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Understanding Reverse Mortgages

By Hilary Gibson, Staff Writer

(Page 3 of 6)  

Closing Costs that are commonly charged to a reverse mortgage borrower include:

  • Credit report fee: Verifies any federal tax liens, or other judgments, handed down against the borrower. Cost: Generally under $20

  • Flood certification fee: Determines whether the property is located on a federally designated flood plane. Cost: Generally under $20

  • Escrow, Settlement or Closing fee: Generally includes a title search and various other required closing services. Cost: $150-$450

  • Document preparation fee: Fee charged to prepare the final closing documents, including the mortgage note and other recordable items. Cost: $75-$150

  • Recording fee: Fee charged to record the mortgage lien with the County Recorder’s Office. Cost: $50-$100

The Role of NRMLA

Founded in 1997, the National Reverse Mortgage Lenders Association (NRMLA) is a nonprofit trade association set up as a central forum of accountability regarding lenders and their practices regarding reverse mortgages. As the national voice for lenders and investors engaged in the reverse mortgage business, NRMLA fulfills several roles, including educating consumers about the opportunity to utilize reverse mortgages, training lenders to be sensitive to the needs of older Americans, developing Best Practices and creating and enforcing a code of conduct, making sure that lenders participating in the program treat seniors respectfully and promote reverse mortgages in the media in the right kind of light.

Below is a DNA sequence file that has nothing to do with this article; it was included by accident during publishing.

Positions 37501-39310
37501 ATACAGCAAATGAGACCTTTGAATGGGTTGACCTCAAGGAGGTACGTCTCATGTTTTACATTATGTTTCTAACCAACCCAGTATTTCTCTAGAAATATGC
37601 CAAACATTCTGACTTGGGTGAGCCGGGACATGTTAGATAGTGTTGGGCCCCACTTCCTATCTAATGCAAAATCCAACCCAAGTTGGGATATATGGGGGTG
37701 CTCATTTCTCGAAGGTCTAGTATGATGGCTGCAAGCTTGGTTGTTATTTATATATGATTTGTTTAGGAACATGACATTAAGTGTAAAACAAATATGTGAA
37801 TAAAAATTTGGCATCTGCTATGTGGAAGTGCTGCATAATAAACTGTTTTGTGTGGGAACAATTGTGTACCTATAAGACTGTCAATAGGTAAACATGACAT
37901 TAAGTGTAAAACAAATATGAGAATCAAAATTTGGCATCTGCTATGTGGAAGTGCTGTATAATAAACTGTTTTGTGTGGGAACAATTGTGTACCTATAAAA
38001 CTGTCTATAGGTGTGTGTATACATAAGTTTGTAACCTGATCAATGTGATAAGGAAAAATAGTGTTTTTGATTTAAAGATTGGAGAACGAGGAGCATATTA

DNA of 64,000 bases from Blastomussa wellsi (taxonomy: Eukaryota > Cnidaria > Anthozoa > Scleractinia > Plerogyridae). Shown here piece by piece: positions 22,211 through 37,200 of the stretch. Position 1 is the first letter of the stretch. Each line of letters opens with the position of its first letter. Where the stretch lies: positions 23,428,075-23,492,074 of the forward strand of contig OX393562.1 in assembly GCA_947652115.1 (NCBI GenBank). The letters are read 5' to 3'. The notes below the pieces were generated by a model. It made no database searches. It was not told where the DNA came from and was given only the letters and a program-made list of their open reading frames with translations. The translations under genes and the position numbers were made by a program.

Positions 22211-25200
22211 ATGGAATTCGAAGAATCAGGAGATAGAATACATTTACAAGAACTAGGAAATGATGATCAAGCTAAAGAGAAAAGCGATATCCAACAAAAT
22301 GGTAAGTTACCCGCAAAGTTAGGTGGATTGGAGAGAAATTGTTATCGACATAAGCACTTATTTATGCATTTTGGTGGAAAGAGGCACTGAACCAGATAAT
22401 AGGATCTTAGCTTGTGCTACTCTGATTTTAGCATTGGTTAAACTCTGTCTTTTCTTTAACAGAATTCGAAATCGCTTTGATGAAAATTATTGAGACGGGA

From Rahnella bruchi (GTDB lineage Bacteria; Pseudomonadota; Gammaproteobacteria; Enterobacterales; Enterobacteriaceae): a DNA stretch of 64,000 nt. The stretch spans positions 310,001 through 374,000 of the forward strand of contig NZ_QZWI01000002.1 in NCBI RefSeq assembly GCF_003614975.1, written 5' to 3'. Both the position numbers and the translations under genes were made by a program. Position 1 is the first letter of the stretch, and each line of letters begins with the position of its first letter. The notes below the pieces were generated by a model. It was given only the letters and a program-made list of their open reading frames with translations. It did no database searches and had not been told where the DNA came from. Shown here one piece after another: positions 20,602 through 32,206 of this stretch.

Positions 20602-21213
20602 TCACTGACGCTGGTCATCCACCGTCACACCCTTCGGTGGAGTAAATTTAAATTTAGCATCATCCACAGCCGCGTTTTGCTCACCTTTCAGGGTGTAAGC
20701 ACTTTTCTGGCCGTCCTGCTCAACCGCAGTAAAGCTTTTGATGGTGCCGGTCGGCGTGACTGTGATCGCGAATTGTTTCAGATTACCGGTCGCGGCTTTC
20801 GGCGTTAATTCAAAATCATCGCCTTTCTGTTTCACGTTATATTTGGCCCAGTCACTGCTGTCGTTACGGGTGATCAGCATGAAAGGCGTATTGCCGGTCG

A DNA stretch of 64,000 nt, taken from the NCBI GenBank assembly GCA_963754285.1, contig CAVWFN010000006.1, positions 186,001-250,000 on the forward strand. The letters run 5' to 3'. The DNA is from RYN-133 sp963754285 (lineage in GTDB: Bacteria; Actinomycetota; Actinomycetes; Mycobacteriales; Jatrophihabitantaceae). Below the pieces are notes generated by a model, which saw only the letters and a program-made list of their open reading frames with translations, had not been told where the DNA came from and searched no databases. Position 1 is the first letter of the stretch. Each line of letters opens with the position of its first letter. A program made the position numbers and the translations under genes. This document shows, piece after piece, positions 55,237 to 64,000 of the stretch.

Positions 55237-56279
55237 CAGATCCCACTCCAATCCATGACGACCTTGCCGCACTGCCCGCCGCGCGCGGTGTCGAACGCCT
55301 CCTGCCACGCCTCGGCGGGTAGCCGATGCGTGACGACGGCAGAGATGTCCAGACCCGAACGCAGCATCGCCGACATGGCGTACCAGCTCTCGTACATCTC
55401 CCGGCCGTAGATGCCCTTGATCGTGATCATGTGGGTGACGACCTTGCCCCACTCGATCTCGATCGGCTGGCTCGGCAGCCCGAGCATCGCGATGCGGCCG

Peter Bell, the president of NRMLA, said that the main goals of a reverse mortgage “are to keep seniors in their homes comfortably and securely while generating income that provides choices.” He’s very concerned about some of the misconceptions that surround the reverse mortgage program regarding the integrity and the inner workings of the program. Many people think that as a borrower, they get all the money up front; however, the lender then immediately and automatically will take the home. This is not the case with reverse mortgages since the title of the home always stays with the borrower. Mr. Bell also stated that the reverse mortgage, combined with Medicaid in certain states, can make homecare available and affordable for seniors, enabling them to stay out of nursing homes.

 

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